Even if you aren’t a California local, you may have heard of the term “Cali-sober.” This term is used to define a person that is sober from alcohol and other drugs, with the exception of cannabis. This article discusses the problems of Cali-sober, why it’s dangerous for people working to heal from addiction, and why total sobriety may be the best option for effective recovery.
What Is Cali-Sober?
Cali-sober refers to the practice of abstaining from substance use with the exception of cannabis. In some cases, people may identify as Cali-sober but still moderately drink alcohol or use seemingly less addictive drugs, such as psychedelics. The Cali-sober approach to substance use rose in popularity in 2020, reaching its pinnacle when Demi Lovato released her hit single “California Sober” in April 2021. Naturally, much of the recovery community disagreed with the new movement, seeing it as problematic and inaccurate to how addiction affects the mind and body.
In some communities, Cali-sober is viewed as a form of harm reduction. Harm reduction is a policy that focuses on lessening the negative consequences of behaviors. Harm reduction is often used in the context of addiction activism and includes strategies such as offering safe injection sites for those with heroin addiction. While in theory, it may seem helpful to choose “softer” substances in place of harder ones, all substance use comes with its own set of unique consequences and concerns.
The Moderation vs. Total Abstinence Debate
The controversial term Cali-sober is a part of an age-long, two-sided debate in the addiction recovery community. One side believes in the traditional, total abstinence approach as being the only effective way to recover from addiction. The other side believes that it’s possible to control the consequences of addiction by limiting substance use in moderation.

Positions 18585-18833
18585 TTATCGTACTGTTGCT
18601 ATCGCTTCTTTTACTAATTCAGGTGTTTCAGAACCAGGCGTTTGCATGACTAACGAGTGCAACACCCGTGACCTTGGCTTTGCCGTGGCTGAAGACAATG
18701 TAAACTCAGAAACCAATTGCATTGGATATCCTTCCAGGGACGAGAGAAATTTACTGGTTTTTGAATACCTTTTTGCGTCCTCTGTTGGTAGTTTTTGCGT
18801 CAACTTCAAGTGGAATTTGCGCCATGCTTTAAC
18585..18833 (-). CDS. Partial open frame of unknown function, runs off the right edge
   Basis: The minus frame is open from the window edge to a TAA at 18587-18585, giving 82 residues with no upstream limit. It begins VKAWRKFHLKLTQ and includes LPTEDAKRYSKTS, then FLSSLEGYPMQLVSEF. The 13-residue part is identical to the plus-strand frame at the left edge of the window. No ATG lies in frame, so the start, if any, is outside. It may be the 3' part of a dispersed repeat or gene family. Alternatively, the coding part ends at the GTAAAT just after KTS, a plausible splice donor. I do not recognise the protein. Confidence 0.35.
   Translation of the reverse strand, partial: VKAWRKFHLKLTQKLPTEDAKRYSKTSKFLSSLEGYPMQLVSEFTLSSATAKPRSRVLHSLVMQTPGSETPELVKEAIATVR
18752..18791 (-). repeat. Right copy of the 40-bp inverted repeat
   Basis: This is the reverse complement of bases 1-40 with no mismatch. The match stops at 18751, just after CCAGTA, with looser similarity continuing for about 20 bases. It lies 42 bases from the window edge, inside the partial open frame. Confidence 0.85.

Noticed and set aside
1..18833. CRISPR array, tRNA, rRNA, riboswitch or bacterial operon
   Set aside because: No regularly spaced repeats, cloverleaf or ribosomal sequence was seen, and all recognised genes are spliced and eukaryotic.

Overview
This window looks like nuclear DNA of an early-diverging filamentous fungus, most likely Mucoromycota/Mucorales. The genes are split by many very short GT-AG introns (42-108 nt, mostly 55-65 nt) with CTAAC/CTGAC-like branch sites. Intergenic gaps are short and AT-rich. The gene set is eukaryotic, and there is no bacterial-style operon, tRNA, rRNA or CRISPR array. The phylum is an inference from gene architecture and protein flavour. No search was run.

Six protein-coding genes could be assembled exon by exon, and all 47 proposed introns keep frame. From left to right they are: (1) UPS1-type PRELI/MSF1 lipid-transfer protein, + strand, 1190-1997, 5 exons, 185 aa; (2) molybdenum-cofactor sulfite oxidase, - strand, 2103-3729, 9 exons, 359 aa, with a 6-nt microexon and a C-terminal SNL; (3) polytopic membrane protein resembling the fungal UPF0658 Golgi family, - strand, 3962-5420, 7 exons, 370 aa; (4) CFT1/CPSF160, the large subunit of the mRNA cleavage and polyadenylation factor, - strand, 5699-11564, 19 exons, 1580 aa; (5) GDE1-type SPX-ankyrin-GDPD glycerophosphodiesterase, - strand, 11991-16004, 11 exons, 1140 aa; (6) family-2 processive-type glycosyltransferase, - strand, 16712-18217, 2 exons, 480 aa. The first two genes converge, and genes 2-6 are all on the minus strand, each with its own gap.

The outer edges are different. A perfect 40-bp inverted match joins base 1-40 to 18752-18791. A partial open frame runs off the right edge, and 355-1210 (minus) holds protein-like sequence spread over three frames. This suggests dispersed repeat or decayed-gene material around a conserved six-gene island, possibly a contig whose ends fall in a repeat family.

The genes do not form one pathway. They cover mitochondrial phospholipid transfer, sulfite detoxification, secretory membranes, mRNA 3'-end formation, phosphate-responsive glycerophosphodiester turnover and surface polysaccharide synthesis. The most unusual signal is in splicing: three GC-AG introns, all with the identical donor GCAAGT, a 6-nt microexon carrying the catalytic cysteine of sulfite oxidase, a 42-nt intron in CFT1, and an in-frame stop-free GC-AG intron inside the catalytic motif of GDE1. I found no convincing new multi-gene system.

While those who support the substance-use-in-moderation approach may have seen success, the inevitable truth is that it can be dangerous for those who are in recovery. Those who support abstinence-only approaches to recovery believe that continuing any form of substance use cannot fix the problem or treat the addiction. A person who is in recovery can easily lose control of their substance use once again, which can be especially dangerous if the substance they are inclined to use can lead to overdose.
The Problem of Cali-Sober
One major issue with the Cali-sober approach is that it underestimates the severity of consequences that can result from using substances such as alcohol, cannabis, and psychedelics. There is still a myth that cannabis itself isn’t actually addictive and that people only say that as a way to villainize the drug. Although cannabis addiction has been overblown in the past as a way to push a political narrative, that doesn’t mean that cannabis is not addictive. Similarly, alcohol tends to fly under the radar as a potentially dangerous substance since it is normalized and glorified in society. Still, alcohol consumption can contribute to a plethora of negative health effects as well as deadly withdrawal symptoms.